OECD: Green Tape Not Damaging Economy
Economists are at their best when they challenge conventional wisdom and debunk the spurious claims of vested interests. The boffins at the Organization for Economic Cooperation and Development (OECD), one of the world’s top research outfits, have done just that with a ground-breaking analysis of the economic effects of environmental policies, often derided as “green tape.”
Conventional wisdom says green tape is a necessary evil. The rules are needed to protect the environment but they come at an economic cost, BussinessDay reported.
Businesses claim there are too many restrictions. Green tape has become a by-word for burdensome regulations that erode profits and cost jobs. The Abbott government seems to agree – its election manifesto said that green tape, and its big brother “red tape”, were excessive and promised “sensible whole-of-government initiatives that will assist in reducing red and green tape.” But the economists at the OECD have made a surprising discovery: green tape might not cost nearly as much as politicians and business leaders claim. The Organization has created an index that calculates the explicit and implicit cost of environmental policies. Its economists used this index to assess the strictness of environmental regulations across 24 wealthy OECD members – including Australia – between 1990 and 2012 and to measure the effect of those regulations on productivity.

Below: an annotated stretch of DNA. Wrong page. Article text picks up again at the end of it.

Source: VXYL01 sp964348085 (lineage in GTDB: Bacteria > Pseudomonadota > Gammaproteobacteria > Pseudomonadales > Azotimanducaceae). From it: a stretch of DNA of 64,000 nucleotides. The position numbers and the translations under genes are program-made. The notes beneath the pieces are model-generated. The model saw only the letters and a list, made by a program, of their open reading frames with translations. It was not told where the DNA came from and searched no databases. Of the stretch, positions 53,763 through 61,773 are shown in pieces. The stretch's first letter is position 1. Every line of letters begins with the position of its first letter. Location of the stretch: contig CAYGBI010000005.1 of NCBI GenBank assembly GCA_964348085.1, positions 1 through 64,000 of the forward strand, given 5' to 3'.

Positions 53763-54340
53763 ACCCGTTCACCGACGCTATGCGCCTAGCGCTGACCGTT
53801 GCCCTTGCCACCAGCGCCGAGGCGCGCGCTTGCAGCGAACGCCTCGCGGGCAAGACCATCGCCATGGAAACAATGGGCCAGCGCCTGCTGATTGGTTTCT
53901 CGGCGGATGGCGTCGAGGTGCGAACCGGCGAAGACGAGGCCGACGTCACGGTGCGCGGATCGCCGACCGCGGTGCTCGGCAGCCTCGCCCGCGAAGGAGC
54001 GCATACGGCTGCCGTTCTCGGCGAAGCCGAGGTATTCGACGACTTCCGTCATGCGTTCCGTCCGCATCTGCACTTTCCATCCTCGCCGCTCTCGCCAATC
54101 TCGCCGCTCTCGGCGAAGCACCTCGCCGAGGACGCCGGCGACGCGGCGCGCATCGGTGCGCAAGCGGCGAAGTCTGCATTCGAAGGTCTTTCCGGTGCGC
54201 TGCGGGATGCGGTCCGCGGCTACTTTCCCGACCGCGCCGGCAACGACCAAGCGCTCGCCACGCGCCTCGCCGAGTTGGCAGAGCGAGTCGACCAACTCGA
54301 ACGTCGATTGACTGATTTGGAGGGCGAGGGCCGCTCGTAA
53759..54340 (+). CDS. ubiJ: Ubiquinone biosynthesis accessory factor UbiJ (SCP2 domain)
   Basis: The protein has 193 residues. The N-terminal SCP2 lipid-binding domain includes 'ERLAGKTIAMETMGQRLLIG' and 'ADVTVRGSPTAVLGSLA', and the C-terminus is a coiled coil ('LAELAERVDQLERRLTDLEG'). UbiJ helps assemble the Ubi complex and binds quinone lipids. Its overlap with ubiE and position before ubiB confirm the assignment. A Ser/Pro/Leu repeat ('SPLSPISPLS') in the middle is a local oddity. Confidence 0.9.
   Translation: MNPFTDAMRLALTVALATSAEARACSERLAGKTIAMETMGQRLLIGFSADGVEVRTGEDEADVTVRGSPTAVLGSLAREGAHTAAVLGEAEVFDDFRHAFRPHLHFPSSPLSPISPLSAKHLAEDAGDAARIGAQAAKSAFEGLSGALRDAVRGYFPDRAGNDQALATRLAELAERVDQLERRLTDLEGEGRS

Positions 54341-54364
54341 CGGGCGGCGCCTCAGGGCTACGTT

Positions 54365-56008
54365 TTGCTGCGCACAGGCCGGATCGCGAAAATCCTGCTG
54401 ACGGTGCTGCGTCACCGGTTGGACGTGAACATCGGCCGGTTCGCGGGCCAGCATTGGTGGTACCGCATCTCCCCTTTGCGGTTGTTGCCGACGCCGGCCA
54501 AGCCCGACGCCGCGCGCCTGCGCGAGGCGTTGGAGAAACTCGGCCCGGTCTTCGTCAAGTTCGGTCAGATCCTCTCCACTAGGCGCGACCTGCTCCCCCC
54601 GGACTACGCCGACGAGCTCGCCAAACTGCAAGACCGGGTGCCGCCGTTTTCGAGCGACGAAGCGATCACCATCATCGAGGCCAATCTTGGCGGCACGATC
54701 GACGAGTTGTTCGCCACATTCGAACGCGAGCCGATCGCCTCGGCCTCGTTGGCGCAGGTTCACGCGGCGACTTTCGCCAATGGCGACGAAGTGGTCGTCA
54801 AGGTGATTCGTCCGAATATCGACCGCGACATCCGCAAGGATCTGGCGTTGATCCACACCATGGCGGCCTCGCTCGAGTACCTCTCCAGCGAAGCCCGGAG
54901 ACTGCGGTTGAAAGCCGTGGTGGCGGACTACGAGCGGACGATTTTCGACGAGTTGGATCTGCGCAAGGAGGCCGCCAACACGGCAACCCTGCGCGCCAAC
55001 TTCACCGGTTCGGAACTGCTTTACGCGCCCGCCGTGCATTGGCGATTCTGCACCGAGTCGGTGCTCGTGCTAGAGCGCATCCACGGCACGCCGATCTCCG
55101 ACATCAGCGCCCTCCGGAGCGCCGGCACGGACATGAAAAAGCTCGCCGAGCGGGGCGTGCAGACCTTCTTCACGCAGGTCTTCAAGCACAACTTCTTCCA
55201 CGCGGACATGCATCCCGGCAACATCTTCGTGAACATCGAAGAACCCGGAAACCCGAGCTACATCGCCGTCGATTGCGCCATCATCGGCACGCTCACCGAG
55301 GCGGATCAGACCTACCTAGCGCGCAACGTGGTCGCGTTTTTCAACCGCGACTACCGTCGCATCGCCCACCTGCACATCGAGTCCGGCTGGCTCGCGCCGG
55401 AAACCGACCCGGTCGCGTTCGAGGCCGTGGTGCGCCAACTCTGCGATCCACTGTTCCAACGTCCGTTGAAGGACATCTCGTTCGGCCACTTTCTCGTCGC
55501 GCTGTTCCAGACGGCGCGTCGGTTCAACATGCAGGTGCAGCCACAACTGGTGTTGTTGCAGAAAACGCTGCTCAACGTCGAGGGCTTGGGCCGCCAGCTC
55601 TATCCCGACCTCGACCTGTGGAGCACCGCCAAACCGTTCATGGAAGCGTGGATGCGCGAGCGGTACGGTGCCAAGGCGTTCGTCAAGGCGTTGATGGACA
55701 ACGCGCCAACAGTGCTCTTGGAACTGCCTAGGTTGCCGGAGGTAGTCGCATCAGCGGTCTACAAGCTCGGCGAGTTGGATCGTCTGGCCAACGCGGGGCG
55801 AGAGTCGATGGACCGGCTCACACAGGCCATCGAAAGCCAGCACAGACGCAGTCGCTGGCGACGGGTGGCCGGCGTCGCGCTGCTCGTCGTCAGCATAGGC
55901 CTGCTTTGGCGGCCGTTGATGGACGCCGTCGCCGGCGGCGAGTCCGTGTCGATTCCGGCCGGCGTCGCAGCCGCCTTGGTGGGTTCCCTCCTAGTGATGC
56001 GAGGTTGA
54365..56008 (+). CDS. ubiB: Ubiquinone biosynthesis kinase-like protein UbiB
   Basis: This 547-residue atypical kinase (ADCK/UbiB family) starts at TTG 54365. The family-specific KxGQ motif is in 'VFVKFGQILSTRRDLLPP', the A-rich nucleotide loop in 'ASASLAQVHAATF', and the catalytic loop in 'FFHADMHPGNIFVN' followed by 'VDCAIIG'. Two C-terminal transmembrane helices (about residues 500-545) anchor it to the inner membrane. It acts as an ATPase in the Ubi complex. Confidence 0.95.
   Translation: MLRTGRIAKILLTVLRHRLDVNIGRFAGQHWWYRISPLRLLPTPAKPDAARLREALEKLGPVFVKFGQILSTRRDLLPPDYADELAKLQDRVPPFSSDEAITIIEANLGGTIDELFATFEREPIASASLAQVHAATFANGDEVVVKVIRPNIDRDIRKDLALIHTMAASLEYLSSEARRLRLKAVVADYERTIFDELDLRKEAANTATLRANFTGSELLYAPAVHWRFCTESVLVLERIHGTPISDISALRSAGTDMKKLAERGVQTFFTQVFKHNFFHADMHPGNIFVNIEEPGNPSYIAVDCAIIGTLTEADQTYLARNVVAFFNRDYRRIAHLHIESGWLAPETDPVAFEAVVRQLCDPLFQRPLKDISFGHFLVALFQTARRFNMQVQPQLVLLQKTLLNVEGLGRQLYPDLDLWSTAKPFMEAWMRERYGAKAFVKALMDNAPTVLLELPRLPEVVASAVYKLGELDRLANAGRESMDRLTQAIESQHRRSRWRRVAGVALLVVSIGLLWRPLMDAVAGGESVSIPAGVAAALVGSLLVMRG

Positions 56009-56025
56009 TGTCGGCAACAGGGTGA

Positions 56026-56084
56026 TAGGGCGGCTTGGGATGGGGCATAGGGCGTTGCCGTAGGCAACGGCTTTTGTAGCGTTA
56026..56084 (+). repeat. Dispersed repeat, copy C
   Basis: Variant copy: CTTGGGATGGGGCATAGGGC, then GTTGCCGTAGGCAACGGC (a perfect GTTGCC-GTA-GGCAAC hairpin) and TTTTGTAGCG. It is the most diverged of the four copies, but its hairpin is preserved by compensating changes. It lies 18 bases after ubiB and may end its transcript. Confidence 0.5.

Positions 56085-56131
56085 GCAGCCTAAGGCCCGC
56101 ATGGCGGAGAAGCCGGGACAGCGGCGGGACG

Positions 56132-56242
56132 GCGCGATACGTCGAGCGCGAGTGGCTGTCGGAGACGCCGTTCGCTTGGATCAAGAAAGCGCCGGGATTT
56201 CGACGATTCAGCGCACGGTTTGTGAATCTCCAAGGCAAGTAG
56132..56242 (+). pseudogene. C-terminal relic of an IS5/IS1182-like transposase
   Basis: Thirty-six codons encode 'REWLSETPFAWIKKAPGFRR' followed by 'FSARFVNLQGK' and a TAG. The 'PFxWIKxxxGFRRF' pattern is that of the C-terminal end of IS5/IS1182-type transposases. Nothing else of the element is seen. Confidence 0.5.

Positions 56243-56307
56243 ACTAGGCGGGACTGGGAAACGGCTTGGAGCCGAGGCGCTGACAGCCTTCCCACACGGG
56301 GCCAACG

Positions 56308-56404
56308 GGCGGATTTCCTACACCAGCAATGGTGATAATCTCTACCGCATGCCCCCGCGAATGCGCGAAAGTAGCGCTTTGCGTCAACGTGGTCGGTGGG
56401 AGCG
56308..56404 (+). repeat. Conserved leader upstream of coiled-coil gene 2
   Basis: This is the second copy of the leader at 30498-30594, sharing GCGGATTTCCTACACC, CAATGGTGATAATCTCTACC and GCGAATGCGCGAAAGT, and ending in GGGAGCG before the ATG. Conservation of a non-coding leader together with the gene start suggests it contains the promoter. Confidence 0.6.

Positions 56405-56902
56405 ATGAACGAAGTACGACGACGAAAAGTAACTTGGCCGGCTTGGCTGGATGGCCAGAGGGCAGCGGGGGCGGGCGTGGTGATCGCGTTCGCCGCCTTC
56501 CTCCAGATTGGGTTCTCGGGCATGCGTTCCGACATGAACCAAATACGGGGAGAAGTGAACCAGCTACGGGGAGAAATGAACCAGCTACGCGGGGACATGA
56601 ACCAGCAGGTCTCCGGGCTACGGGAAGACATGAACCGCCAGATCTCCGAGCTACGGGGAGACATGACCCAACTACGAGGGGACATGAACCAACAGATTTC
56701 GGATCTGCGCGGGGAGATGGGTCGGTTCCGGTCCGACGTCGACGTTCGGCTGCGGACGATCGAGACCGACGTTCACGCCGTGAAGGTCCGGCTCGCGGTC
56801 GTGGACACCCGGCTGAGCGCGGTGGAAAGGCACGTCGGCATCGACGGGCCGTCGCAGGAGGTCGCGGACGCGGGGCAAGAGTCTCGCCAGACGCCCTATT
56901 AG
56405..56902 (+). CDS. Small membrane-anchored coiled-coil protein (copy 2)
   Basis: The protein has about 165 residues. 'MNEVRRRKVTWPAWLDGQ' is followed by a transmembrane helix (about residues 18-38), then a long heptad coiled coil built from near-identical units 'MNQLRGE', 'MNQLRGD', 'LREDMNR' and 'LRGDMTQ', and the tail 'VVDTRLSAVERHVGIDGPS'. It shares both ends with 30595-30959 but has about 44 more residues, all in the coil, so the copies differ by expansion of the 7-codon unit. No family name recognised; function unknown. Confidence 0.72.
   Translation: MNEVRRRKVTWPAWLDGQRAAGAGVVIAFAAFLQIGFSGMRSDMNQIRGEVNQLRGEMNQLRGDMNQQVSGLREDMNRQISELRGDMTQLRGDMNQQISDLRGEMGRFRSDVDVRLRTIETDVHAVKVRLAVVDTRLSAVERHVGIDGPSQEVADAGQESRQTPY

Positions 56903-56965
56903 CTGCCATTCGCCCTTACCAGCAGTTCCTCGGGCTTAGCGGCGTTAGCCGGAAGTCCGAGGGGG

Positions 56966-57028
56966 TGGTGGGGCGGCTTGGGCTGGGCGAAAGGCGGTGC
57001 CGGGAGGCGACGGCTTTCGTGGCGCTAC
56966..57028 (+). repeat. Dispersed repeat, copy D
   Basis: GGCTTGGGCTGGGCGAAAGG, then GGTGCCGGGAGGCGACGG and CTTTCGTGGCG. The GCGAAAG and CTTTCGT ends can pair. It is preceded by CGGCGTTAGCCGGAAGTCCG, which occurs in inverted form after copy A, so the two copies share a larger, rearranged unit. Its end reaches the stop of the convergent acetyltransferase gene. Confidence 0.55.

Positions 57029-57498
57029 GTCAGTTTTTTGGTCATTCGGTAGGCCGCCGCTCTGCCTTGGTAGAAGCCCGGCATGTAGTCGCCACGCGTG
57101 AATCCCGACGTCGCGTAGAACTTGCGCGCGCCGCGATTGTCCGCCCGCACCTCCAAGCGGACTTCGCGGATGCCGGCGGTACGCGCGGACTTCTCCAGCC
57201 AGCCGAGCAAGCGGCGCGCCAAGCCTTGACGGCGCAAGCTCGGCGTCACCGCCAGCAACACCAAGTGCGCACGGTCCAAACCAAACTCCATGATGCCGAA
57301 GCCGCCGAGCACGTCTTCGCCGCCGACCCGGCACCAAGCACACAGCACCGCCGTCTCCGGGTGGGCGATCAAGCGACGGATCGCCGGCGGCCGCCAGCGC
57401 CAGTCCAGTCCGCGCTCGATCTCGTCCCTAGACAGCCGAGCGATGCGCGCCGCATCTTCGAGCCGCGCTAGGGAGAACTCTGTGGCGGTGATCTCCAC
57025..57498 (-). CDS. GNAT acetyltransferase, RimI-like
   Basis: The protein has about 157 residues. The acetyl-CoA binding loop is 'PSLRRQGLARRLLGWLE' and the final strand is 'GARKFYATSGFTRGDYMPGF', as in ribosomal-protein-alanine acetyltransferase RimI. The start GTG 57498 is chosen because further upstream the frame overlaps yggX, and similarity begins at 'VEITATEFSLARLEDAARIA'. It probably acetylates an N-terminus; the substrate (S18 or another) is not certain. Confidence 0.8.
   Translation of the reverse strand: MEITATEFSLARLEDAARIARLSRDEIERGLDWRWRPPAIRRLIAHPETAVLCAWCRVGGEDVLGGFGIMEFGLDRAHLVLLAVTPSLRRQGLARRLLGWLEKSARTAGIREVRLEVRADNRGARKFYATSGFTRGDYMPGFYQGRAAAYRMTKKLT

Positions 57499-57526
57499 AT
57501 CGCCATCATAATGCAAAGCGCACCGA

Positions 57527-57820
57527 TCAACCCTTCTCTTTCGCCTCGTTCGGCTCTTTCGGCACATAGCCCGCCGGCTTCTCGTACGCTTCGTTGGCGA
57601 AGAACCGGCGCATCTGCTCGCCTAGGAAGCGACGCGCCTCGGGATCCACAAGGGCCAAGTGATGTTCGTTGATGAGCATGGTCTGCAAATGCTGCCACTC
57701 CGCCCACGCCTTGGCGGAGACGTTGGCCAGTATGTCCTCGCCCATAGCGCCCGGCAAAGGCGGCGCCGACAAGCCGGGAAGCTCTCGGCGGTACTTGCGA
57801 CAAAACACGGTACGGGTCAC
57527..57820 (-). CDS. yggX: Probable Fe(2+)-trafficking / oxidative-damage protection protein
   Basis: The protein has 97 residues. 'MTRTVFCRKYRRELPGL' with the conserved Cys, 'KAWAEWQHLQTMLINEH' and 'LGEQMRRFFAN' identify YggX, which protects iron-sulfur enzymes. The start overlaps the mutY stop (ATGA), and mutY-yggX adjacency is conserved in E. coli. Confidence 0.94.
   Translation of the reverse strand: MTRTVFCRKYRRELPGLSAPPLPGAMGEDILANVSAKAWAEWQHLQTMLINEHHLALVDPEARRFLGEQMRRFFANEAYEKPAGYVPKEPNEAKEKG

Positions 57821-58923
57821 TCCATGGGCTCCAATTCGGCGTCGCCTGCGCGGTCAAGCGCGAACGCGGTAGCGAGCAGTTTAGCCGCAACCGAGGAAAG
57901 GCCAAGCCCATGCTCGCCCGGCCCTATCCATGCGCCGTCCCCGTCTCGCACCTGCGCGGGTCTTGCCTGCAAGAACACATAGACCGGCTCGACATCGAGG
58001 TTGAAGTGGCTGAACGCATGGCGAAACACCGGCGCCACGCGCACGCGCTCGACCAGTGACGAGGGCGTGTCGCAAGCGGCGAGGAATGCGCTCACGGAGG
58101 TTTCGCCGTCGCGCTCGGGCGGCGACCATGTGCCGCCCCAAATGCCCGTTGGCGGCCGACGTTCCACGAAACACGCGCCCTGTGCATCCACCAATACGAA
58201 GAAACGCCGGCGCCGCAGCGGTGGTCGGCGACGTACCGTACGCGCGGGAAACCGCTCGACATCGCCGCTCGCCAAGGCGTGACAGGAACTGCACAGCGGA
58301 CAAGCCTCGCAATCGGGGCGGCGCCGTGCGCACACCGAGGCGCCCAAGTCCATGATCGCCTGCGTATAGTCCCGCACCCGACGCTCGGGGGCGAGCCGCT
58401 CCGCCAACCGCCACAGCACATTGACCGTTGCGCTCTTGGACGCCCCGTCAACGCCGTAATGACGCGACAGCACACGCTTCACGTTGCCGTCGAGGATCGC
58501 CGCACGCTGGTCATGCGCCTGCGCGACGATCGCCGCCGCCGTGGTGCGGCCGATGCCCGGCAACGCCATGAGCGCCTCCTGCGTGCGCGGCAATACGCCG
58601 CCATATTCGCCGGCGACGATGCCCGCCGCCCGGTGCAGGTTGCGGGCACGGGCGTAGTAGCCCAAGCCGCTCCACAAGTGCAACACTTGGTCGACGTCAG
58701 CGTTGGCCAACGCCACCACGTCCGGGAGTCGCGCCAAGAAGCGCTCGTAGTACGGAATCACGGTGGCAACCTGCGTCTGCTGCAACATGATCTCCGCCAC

They found the strictness of environmental policies has “increased significantly” in all the countries over the past two decades. But that increased stringency has not harmed productivity growth or productivity levels. In fact, new green regulations “may translate into a permanent increase in productivity levels in some industries.”